Thanks for the response. Although I wasn't clear in the original post, I've sort of already done what you suggest. Houses here are not really built to what most would consider a safe building standard. There's also no set or customary building technique here that all of the house builders use, like we have in the US.
The house I'm currently living in for example, has a "chapas" roof, which is just galvanized corrugated steel. That's it. No insulation at all. There are wood ceilings in some of the rooms, and the air space acts as a sort of insulation. But it's entirely inadequate. I have plans to spray expanding foam polyeruethane insulation in about a month.
To give you more of an idea, it's not uncommon here for a builder to pour some sort of foundation, then a slab, then pour steel reinforced columns in the corners and every 6 feet apart, then put a masonry roof on the posts, then come back and fill in the walls with cinder blocks. In other words, cinder blocks here are for filling in voids, not for bearing loads. And a builder might use a mixture of cinder blocks and hand-formed red bricks depending on the situation.
In paraguay, it's worse. People intentionally leave rebar hanging out of posts because you don't have to pay taxes on a house thats "unfinished". So people try to not finish them in creative ways.
Insulation is rarely used here because it's expensive and hard to find. Power tools are rarely used because of their cost also. Small cement mixers are common. But something like a compressor and air hammer for demolition on existing concrete or cinderblock walls would rarely be used. They use a chisel and 2lb sledge. Most things are done by hand. Tools are expensive. Labor is cheap.
I belong to a group of expats here who have concluded that the building standards here are simply behind and unacceptable. So we're looking for ways to replicate here what we would consider standard building practices in the US. They're just now starting to get building materials that are common-place in the US.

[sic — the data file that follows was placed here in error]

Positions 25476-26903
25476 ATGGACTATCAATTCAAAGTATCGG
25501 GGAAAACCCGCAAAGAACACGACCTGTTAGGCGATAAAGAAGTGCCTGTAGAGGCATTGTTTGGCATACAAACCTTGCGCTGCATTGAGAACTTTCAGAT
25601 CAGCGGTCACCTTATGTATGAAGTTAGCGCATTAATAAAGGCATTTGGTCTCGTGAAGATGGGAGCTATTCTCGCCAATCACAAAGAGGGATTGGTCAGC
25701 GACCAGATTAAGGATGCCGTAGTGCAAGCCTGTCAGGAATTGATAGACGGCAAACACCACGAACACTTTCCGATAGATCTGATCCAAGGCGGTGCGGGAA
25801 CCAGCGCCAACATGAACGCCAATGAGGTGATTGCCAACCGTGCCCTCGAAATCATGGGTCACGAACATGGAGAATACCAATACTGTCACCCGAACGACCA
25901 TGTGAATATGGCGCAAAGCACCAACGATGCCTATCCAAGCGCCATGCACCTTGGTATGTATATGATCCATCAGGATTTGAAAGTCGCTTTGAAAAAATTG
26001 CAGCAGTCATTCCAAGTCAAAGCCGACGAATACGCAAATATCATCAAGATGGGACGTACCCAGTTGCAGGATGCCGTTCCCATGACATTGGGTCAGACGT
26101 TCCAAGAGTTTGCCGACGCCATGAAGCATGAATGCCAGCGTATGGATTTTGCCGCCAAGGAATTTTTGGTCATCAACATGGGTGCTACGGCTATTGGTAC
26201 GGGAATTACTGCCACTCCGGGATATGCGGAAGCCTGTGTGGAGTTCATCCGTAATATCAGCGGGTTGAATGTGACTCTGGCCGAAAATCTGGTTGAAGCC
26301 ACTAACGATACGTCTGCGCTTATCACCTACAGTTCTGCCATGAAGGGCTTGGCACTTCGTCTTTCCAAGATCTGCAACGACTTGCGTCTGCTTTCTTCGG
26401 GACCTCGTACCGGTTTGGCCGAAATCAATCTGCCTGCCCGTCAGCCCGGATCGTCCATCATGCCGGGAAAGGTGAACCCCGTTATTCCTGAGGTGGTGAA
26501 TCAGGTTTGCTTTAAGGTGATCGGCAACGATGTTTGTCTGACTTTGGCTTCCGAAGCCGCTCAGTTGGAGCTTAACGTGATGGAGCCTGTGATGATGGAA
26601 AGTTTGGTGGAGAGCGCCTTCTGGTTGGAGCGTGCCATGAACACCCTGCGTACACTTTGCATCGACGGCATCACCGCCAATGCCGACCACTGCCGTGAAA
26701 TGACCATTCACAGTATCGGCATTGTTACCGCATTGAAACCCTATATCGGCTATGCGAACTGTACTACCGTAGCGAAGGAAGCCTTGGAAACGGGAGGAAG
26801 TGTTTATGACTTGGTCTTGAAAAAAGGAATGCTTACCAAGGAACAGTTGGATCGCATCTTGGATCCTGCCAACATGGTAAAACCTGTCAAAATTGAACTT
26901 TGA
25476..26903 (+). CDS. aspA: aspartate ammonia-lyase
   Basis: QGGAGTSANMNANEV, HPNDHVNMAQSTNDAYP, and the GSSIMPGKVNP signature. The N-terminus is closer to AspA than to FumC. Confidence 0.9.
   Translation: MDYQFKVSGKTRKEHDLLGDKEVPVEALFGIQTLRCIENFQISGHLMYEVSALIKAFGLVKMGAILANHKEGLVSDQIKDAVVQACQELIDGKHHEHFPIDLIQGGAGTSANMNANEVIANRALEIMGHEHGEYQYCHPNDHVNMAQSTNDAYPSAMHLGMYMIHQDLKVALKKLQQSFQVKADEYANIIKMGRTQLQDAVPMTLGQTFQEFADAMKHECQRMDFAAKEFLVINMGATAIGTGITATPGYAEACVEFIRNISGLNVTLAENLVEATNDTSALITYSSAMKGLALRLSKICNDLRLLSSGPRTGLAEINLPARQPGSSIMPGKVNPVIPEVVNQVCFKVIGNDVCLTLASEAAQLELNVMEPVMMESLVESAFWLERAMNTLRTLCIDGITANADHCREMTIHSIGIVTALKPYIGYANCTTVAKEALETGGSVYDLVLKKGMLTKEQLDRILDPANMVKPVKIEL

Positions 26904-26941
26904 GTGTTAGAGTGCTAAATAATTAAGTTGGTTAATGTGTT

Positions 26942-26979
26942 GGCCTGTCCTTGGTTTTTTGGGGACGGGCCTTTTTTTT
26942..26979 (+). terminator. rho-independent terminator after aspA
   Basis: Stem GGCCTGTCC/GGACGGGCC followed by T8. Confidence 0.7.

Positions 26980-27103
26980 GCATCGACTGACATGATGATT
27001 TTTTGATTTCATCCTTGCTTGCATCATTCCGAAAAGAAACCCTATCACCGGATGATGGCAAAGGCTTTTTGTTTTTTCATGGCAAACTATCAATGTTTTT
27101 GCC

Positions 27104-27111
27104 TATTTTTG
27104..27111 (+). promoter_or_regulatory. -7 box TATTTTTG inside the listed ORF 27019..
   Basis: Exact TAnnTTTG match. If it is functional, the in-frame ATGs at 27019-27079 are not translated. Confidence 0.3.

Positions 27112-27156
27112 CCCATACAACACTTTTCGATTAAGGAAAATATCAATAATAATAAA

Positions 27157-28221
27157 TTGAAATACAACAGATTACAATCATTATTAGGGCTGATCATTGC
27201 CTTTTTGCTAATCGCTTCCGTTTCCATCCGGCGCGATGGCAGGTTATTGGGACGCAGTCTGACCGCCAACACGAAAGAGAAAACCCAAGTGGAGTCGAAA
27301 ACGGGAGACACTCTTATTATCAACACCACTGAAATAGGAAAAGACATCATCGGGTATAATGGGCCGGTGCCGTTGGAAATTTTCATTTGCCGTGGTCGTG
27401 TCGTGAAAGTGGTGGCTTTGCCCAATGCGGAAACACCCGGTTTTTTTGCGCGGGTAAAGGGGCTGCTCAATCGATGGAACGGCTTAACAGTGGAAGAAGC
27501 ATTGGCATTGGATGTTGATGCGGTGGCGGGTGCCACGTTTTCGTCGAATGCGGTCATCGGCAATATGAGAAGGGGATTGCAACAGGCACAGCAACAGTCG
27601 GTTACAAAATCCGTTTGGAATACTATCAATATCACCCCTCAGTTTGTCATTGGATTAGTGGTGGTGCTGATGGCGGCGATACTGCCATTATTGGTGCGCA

Having a house built here using things like steel studs, drywall, OSB, hot water run to every faucet, insulation, central air, house wrap, wiring and plumbing entirely inside the walls... all normal stuff, are considered luxury items. They would call this an "american" home. You'll pay a premium for it. Finding a contractor who could execute it correctly would be highly problematic. It would take four times longer than we would expect. And it would cost several times more than we would expect.
So a lot of people here keep right on building the same old way and have all kinds of mold and condensation problems to show for it. Substandard foundations are everywhere, which you can see from the cracks in walls from settling problems. They also don't care about drafty windows and doors because they consider an air-tight house to be unhealthy. Really old houses are even designed to allow rain water to just flow through the house... goes in one door in a bedroom and runs out the front door. They put little channels in the concrete thresholds to allow water to escape. You have to step over the creek running through your livingroom.
We replaced all the windows in our current (60yo) house with aluminum windows. They're single pane though. The old ones were original and look like they were welded up with steel angle iron and painted. No screens.
We also have a 100yo house on the property. We won't be renovating that one since it would be cheaper to build a new one. That has 4" thick mud walls that were plastered over and painted. The lath in the walls was made from woven tree branches. The entire wall is peeling away from the hand-formed-brick walls now.
Fun stuff. So in short, there ain't no good standard techniques here.
And anything resembling normal in the US would be a vast improvement.
Edit: oh, no earthquakes here ever. And no tornados or hurricanes either. And it never snows more than flurries, so no snow loads. If there are any problems here, it's probably that the environment is too wet, and maybe occasional insect problems.